Evelyn’s research interests were broad and numerous: Old and Middle High German Studies, Text Editing and Paleography, German-American Studies, Old Norse Studies, Translation Studies, and the early field of Digital Humanities. In the late 1970s she founded a “clearinghouse” for computer-aided research in German Studies, and, over the last 40 years of her career she worked on various projects with U of M programmer Richard Hotchkiss to produce computer-generated concordances to the works of Notker Labeo and, later, Gottfried von Strassburg, all based on diplomatic editions that she meticulously prepared herself. They began on punch cards, moved to electronic tapes and eventually floppy disks, all at a time when personal computers were just beginning to adorn home-office desks. Evelyn’s first translation, which remains the standard Reclam edition, was from Latin into German: Einhard’s Vita Caroli Magni. Subsequently she published 6 additional book translations and numerous short stories, from German and Icelandic into English. Many of these were a team effort undertaken with her husband Peter; the last, quite appropriately Gottfried’s tale of timeless love Tristan, appeared just after his untimely death in 2008.

I first met Evelyn in an intermediate German language course in my sophomore year at the University of Minnesota. She was a formidable instructor under whose tutelage I think I finally got to understand German adjective endings! Up until her retirement 50 years after first arriving at the U of M, Evelyn continued to teach intermediate and advanced German in addition to her graduate courses. Indeed, her first two major publications were textbooks for this level, one devoted to teaching language through poetry, and the other through short stories. Her crowning pedagogical achievement, however, was the graduate Program in Germanic Philology, which she established in the 1970s with her colleague Cecil Wood. In the last 46-some years it has produced many medievalists and linguists now in the faculty ranks of German, Scandinavian and English departments. Evelyn was a champion of the field and devoted her career to defending and enhancing it. For her, Germanic Philology went beyond historical linguistics, encompassing a study of language, literature, culture and history and requiring an understanding of the larger Latin context; it was based on texts as they have been preserved and not embellished or prettified by modern editors.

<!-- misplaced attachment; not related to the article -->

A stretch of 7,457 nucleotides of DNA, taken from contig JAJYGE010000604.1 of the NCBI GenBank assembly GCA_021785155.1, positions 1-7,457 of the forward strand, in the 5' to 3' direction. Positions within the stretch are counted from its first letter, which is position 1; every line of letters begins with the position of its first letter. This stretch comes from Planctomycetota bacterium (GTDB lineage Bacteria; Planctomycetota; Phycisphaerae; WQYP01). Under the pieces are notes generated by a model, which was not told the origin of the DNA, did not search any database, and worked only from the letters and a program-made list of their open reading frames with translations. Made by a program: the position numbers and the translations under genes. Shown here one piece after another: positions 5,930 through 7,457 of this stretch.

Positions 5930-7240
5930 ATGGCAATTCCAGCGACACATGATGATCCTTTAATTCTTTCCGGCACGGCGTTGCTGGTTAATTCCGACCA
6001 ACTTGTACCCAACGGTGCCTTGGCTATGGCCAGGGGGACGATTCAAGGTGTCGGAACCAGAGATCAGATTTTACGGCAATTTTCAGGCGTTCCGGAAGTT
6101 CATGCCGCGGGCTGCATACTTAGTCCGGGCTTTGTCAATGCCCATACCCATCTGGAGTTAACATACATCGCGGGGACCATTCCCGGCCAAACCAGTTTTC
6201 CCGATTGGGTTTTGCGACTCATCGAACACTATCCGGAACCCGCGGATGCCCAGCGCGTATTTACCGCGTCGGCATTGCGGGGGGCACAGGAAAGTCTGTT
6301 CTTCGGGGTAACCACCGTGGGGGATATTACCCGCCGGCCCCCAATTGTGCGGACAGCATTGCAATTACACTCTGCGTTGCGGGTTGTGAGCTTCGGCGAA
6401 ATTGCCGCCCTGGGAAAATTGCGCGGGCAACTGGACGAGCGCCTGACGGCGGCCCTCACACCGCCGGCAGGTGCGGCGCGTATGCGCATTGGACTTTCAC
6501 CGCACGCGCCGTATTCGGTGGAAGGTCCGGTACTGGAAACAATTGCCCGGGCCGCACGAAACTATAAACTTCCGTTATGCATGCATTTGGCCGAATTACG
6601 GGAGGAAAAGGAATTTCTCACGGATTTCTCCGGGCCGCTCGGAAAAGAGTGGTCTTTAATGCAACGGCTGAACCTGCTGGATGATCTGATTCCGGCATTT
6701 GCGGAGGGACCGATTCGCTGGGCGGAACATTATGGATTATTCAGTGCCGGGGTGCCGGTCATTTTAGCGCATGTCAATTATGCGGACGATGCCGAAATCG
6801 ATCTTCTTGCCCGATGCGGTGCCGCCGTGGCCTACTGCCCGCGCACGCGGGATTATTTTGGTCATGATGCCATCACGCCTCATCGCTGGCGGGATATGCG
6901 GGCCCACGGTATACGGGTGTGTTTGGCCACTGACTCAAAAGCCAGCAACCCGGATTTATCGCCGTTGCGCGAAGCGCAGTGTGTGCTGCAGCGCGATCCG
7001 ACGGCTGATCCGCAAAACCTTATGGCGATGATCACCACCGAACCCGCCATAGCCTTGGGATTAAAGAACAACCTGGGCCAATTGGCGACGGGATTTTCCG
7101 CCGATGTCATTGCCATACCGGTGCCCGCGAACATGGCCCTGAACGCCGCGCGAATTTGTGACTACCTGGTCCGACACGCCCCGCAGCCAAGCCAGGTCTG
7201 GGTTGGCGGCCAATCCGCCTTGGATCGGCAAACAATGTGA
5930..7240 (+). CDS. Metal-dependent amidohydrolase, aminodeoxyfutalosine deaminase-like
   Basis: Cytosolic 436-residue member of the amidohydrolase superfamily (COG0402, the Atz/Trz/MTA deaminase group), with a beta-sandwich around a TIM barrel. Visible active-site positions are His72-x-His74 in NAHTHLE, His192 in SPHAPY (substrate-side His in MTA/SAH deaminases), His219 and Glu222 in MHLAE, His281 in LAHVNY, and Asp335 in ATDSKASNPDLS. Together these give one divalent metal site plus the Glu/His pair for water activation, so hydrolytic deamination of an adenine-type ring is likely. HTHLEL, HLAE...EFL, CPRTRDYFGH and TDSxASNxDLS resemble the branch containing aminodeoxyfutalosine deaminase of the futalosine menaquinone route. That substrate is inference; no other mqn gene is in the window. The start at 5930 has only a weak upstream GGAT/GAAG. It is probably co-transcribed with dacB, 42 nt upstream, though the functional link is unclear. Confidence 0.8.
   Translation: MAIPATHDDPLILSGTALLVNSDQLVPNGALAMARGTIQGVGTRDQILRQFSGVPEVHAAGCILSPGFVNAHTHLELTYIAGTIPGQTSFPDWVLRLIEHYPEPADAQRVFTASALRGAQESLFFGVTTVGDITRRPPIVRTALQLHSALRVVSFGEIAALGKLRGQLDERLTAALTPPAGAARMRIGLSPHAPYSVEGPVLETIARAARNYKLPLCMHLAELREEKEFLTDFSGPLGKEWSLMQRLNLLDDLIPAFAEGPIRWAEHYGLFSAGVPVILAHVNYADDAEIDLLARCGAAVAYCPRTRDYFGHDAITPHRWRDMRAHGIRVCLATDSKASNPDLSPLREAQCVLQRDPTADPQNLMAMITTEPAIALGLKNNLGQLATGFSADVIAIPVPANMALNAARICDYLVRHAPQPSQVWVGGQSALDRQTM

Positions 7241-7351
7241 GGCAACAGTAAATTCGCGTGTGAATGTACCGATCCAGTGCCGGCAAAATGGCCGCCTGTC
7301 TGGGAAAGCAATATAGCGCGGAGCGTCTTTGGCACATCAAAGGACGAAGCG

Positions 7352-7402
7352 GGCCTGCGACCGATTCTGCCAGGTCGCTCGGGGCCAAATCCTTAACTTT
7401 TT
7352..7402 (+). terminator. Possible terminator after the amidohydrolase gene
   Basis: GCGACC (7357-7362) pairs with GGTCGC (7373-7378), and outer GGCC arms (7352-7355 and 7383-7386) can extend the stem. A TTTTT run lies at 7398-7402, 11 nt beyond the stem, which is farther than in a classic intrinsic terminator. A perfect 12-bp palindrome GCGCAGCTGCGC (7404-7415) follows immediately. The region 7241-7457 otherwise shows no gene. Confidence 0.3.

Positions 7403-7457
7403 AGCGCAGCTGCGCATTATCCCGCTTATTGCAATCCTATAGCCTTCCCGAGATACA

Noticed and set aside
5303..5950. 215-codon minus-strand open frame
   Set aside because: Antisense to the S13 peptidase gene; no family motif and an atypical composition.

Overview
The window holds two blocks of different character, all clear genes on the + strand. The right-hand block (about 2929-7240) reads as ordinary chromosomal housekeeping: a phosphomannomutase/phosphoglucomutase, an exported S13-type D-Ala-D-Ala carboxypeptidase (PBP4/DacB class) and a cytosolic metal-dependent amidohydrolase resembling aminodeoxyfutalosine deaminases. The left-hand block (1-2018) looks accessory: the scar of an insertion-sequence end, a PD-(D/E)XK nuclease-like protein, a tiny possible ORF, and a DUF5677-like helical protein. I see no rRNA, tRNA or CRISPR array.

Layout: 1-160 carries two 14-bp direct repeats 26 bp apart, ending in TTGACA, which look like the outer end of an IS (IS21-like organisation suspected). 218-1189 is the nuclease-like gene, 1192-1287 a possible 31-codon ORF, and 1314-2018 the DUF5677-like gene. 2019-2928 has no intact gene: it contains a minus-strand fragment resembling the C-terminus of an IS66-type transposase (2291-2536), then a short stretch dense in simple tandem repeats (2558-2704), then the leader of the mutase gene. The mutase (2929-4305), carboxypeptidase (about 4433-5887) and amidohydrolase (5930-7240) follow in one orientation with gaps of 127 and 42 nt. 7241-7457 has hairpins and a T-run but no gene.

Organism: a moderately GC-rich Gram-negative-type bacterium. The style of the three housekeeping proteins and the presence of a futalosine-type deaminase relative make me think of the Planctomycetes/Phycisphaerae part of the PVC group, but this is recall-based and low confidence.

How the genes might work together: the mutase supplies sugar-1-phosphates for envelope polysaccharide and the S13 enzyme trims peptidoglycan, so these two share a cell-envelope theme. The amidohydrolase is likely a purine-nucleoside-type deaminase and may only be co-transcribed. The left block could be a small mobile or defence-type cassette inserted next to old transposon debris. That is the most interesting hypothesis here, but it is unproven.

Organization was one of Evelyn’s greatest talents (Peter often joked that she would have made an excellent Quartermaster General) and she used her skill to explore the world with her family. She spent many academic years abroad: as a Humboldt Scholar in Munich and later at the Universities of Marburg and also Tübingen, Germany; as a Fulbright Scholar at the University of Iceland; as a research fellow at the Institute for Advanced Studies at the University of Edinburgh; as an NEH and a DAAD Fellow, to name just a few posts. She was a guest professor at the University of Florida, Gainesville; The National Cheng Kung University, Taiwan; Julin University, China; the Universities of Graz and Vienna in Austria and the University of Bonn, Germany; her last stint was at the Universidad Nacional de Costa Rica, in San Jose, where Peter had family roots. Each visit forged new connections and friendships.

Professor Firchow died at the age of 87 on October 28th, 2020 after a long battle with dementia. Those of us who knew her well will never forget the inspiration that we received from her. In the words of Walter von der Vogelweide: “swes leben ich lobe, des tôt den wil ich iemer klagen” (‘I will always lament the death of one whose life I praise’)

Evelyn is survived by her daughter Pamina, son-in-law Fabrizio and three lovely grandchildren, Marta, Chiara and Isaia, as well as by her sister Heidi Scherabon.


--Professor Anna Grotans (Ph.D., University of Minnesota )
Department of Germanic Languages and Literatures, The Ohio State University